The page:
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Originally, all bowlers in cricket delivered the ball underarm. Although to the modern mind this conjures up images of children's games, the reality was that the best bowlers could impart considerable spin on the ball, and deliver it at quite a pace.
By the early part of the 19th century, the balance between batsman and bowler had swung very much in favour of the former, even though poor pitches kept the scores down. To counter this imbalance, bowlers started looking at ways of redressing the balance.
What happened - by natural evolution rather than any conscious decision - was the emergence of round-arm bowling with the ball delivered at or below shoulder height.
The popular story states that this came about when Christina Willes, sister of Kent cricketer John Willes, was bowling at him in their garden, and unable to bowl underarm because of the voluminous skirts that were the fashion of the time, she raised her arm higher than was usual. Probably more likely is that it came about through experimentation, and Hambledon's Tom Walker is widely regarded as being at the forefront of such innovation. That was backed by the testimony of "Silver Billy" Beldham, who insisted that Willis had not invented the style, merely "revived what was forgotten or new to the young folk" and that "jerking" as it was previously known had plagued cricket in the 1780s until outlawed by the Hambledon club.
It was Willes who championed the style, and in 1816 the Laws were changed to ban round-arm bowling - until then anything other than underarm had not been illegal but was certainly considered ungentlemanly - and to allow umpires to call no-ball for anyone breaching the law.
On July 15, 1822, Willes bowled round-arm for Kent against MCC at Lord's and was no-balled. Willis threw the ball down, mounted his horse, and rode away, never to play in a major match again. But he had started something, and through the 1820s round-arm became more prevalent.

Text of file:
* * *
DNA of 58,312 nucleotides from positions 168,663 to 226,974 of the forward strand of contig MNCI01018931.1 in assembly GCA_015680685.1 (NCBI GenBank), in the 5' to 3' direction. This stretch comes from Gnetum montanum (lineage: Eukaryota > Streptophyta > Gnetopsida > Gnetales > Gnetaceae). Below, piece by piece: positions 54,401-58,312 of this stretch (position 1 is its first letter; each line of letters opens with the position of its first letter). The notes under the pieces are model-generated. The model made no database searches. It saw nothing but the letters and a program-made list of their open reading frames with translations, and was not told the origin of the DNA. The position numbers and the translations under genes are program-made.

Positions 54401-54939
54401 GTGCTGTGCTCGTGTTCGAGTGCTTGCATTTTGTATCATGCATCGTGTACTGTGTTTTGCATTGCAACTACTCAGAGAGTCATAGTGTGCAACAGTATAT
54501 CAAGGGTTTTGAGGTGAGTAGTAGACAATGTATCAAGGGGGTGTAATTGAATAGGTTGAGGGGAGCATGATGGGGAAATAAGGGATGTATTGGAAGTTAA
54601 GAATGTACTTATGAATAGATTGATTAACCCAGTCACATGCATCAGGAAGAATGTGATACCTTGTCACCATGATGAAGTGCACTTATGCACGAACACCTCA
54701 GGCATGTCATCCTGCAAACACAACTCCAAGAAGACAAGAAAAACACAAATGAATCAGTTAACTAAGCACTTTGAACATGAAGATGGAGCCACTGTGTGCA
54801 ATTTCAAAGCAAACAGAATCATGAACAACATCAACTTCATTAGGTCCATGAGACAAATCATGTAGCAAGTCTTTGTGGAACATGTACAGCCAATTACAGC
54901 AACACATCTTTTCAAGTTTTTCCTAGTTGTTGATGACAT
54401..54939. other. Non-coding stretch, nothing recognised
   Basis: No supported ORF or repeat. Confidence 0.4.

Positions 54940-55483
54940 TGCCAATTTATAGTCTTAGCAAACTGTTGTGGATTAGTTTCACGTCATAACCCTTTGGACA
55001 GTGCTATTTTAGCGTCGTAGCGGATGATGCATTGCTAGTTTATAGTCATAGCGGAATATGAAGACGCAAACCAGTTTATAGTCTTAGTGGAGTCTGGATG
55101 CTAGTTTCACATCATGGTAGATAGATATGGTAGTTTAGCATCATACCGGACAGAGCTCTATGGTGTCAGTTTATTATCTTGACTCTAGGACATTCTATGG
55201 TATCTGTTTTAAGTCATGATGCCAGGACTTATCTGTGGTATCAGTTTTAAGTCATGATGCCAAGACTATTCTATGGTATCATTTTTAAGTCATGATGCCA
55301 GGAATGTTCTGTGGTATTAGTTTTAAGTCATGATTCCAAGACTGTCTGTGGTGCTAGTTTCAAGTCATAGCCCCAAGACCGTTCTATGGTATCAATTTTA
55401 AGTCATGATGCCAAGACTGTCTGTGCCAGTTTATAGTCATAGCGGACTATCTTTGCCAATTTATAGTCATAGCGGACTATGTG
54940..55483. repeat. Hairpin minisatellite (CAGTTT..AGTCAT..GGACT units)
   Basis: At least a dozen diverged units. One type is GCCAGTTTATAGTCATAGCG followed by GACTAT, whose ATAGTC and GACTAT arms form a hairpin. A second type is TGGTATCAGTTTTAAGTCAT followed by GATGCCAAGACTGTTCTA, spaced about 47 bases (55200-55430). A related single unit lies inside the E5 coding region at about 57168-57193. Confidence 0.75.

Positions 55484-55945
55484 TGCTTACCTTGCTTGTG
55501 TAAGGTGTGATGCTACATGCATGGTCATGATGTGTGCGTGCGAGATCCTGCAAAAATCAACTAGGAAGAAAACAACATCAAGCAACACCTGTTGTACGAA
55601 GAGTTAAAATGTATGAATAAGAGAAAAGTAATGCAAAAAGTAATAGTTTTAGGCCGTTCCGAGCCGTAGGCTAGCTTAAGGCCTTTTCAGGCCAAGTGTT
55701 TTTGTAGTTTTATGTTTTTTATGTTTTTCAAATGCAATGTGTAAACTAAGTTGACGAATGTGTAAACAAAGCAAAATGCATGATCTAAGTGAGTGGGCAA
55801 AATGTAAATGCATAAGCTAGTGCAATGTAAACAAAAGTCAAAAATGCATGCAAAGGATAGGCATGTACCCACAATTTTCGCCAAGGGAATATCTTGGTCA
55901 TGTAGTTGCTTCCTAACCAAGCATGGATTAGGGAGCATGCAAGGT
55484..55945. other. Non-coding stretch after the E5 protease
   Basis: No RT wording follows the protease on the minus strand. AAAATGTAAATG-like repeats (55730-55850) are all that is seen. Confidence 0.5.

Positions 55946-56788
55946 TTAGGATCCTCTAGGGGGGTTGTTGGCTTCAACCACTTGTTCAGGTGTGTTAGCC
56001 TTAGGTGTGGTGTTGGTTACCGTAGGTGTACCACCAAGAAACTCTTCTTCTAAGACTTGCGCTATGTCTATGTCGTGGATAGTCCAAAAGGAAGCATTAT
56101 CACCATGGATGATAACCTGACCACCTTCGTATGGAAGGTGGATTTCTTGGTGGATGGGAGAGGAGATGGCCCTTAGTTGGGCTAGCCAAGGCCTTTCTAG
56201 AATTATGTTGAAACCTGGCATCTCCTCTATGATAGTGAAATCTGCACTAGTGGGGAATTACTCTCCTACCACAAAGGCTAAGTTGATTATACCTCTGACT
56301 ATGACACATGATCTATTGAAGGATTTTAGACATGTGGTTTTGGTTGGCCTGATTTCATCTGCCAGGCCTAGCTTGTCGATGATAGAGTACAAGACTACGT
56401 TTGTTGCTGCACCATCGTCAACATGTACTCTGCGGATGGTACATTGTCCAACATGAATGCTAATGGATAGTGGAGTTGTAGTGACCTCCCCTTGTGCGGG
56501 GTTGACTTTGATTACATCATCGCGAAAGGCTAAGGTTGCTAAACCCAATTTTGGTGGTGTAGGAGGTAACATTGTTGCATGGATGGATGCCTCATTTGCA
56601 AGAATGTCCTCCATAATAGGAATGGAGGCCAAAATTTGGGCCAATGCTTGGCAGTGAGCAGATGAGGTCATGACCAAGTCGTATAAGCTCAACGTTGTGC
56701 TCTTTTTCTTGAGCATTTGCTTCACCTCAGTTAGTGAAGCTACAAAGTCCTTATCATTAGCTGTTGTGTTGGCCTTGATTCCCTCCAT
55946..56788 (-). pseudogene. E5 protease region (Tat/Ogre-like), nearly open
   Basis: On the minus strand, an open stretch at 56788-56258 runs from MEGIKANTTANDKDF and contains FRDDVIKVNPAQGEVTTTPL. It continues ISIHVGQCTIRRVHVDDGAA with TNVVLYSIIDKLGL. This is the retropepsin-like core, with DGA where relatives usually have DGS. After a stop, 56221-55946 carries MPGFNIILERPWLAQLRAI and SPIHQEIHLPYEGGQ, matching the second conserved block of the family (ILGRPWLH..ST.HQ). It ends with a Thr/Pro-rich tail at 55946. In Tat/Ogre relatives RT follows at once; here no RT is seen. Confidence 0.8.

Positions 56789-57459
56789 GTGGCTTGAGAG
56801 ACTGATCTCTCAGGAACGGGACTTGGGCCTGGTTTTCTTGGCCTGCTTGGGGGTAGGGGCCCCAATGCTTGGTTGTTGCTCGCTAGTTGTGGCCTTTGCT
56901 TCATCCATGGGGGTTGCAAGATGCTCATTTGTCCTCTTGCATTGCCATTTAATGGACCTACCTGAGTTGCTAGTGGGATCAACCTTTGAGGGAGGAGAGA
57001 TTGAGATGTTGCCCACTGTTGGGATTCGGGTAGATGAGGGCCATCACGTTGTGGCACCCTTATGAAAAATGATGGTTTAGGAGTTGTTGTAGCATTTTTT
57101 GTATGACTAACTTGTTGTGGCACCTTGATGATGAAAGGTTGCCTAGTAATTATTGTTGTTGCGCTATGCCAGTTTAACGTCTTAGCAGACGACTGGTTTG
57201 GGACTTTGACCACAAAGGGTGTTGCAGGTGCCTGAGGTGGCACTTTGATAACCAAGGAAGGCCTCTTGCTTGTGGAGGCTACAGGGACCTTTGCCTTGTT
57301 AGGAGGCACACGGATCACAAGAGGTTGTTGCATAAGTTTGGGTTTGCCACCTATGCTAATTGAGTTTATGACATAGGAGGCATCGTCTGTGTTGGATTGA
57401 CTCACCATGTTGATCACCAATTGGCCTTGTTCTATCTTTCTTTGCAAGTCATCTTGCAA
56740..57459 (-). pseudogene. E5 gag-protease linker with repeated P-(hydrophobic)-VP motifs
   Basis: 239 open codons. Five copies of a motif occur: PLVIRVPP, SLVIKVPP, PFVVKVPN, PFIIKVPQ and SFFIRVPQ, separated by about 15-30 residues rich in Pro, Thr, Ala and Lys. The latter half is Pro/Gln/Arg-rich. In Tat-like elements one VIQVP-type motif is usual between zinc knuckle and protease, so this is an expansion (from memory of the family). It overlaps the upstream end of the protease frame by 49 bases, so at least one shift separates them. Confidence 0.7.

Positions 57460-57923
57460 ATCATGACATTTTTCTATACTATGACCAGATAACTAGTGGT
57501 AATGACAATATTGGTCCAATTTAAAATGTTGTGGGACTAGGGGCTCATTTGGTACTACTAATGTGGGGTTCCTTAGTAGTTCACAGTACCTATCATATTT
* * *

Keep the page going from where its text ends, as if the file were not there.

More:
By 1826, Sussex, the unofficial champions, built their success on two round-arm bowlers - James Broadbridge and William Lillywhite - and confusion grew among players and public about what was allowed. Often it was left to individual umpires, and objections from batsmen facing round-arm bowlers was common.
In 1828, MCC modified the Laws again, allowing the bowler to raise the arm to elbow height, but the round-armers continued, as did the confusion. Seven years later, admitting defeat, MCC rewrote the Laws to permit round-arm deliveries.
No sooner had that debate been ended than the arms began to creep above shoulder height, and in 1845 MCC yet again changed the Laws to try to give the umpires more power, enshrining in the Laws that their decision was final. Just as had been the case with round-arm, over-arm bowling became more widespread, aided by a number of umpires doing little to prevent it.
Matters came to a head on August 26, 1862, when Surrey played All England at The Oval and Edgar Willsher deliberately bowled overarm and was no-balled six times in succession by umpire John Lillywhite. The irony was that Lillywhite was the son of the very man who almost four decades earlier had done so much to change the Laws. Willsher and the other eight professionals in the England team walked off and play ended for the day.
Perhaps sensing that the tide had turned, MCC changed the Laws in time for the 1864 season, permitting the bowler to do anything other than throw the ball. Things did not change overnight, and round-arm bowlers continued to be seen in first-class cricket well into the 20th century, as did the occasional underarmer.
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